Price pressures for non-energy industrial goods in the HICP continued to increase gradually. While transitory factors contributed to the decrease of non-energy industrial goods inflation at the consumer level from 0.5% in July to 0.3% in August, pressures along the pricing chain continued to increase. Producer price inflation for non-food consumer goods rose to 0.6% in July, from 0.5% in June. This is the highest outturn since late 2012 and marks a continuation of the gradual pick-up from the lows of around 0.0% in 2016. Import price inflation became increasingly less negative since May 2018 and reached 0.0% in July, thus reducing the downward pressure from this element of the overall non-energy industrial goods pricing chain. For intermediate goods, further up the supply chain, producer price inflation increased from 3.0% in June to 3.2% in July, while import price inflation increased from 3.0% to 3.4%.

Recent developments in wage growth signal a continued upward trend and support the notion of a gradual build-up in domestic cost pressures. Annual growth in compensation per employee increased to 2.3% in the second quarter of 2018, compared with 1.9% in the first quarter of 2018 and 1.8% in the fourth quarter of 2017. Compensation per employee growth now stands considerably higher than in the first half of 2016 (see Chart 15). Its recent increase is driven mainly by the rise in the annual growth of negotiated wages to 2.2% in the second quarter of 2018, up from 1.7% in the first quarter of 2018 and 1.5% in the last two quarters of 2017. Looking ahead, wage agreements and the broadening of wage growth across sectors support the expectation of a further pick-up in wage growth. Overall, recent developments in wage growth are in line with improving labour market conditions, as factors that were weighing on wage growth, including past low inflation and the impact of labour market reforms implemented in some countries during the crisis, are beginning to fade.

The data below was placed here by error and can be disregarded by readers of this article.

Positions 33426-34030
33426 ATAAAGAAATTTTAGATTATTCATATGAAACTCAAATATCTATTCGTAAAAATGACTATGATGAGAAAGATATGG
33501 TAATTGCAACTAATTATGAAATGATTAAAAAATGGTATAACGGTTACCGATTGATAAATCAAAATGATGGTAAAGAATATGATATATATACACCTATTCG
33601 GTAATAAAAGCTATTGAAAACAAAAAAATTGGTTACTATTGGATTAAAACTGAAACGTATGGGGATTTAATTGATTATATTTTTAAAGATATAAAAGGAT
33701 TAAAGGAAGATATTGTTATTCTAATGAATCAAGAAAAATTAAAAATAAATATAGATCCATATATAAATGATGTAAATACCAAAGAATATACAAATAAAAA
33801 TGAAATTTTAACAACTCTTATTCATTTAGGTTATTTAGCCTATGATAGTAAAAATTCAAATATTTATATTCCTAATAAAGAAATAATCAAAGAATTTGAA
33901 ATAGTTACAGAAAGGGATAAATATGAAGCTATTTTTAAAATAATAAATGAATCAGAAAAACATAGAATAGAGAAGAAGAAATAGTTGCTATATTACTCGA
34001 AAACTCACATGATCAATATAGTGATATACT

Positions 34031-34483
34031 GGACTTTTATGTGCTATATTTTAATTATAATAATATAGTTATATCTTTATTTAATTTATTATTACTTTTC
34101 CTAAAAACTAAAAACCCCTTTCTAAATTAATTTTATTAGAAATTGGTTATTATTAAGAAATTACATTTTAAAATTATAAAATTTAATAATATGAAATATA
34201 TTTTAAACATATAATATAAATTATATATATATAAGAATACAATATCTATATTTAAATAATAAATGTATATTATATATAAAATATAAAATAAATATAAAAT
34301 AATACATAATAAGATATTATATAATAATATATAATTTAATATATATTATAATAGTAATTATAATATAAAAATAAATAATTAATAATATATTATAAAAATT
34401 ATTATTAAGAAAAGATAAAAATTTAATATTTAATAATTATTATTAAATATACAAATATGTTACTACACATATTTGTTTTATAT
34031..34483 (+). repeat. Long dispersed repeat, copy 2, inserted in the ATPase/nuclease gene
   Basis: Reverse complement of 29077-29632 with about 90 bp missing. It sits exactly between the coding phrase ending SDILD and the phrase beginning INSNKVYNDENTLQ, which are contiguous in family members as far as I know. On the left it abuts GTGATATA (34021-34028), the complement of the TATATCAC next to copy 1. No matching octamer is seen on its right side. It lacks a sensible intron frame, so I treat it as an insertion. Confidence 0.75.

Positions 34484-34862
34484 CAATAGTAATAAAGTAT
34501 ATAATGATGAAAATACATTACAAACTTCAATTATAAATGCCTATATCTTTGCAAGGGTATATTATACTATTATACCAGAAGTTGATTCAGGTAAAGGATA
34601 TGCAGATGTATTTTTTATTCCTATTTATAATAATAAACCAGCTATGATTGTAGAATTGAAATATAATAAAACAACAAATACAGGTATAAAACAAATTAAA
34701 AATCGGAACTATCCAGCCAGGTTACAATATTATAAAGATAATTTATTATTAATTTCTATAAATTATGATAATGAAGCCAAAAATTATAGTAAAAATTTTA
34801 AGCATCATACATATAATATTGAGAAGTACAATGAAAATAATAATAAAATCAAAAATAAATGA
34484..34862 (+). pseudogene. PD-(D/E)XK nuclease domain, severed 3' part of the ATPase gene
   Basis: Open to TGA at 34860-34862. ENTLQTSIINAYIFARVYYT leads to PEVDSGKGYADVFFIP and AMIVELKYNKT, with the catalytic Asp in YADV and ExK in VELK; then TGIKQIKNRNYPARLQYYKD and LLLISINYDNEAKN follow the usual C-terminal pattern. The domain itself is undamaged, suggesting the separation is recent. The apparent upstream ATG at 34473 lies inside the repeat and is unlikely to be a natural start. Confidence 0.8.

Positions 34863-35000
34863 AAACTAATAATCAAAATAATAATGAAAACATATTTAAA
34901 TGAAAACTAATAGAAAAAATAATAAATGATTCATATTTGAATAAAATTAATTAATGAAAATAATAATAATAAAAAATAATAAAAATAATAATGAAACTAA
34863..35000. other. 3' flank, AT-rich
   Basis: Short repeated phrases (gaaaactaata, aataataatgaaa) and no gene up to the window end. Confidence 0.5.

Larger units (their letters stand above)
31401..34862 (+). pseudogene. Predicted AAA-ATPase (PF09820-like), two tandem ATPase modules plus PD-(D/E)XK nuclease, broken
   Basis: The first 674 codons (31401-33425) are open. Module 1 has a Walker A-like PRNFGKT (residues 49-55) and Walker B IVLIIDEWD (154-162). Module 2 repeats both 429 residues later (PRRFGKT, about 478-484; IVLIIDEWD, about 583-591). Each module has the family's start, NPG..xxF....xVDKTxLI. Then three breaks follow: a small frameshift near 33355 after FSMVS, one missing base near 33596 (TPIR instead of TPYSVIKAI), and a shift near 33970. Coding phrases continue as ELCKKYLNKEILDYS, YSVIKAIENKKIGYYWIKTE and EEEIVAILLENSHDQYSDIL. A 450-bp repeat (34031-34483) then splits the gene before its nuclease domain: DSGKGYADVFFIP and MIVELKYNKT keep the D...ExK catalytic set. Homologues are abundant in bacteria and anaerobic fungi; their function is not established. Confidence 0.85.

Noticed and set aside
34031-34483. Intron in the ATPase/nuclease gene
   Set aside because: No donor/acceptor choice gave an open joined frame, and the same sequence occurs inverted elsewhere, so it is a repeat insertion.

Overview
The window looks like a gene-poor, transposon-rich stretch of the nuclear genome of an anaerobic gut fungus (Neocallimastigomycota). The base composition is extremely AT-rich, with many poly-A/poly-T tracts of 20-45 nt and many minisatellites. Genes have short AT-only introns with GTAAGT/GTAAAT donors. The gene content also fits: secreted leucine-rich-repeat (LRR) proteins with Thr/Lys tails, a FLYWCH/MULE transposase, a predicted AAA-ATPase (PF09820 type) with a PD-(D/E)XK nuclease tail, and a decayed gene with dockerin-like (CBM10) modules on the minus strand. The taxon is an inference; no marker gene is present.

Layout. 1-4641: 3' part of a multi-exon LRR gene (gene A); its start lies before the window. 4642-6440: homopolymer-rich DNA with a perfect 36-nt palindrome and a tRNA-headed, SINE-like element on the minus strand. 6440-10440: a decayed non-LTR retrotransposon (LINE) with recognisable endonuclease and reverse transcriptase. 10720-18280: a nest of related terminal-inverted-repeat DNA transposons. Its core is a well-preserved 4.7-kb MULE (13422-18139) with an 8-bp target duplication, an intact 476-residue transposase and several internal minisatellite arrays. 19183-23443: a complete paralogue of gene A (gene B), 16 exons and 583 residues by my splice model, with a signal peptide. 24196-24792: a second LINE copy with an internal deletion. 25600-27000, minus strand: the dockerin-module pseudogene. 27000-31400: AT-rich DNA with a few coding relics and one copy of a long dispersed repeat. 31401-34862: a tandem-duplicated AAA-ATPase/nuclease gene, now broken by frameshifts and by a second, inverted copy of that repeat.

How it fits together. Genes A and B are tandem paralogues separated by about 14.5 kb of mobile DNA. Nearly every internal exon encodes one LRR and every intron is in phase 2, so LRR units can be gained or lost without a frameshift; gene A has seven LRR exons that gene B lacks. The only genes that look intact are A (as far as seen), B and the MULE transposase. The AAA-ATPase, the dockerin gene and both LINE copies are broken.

Chart 15

Contributions of components of compensation per employee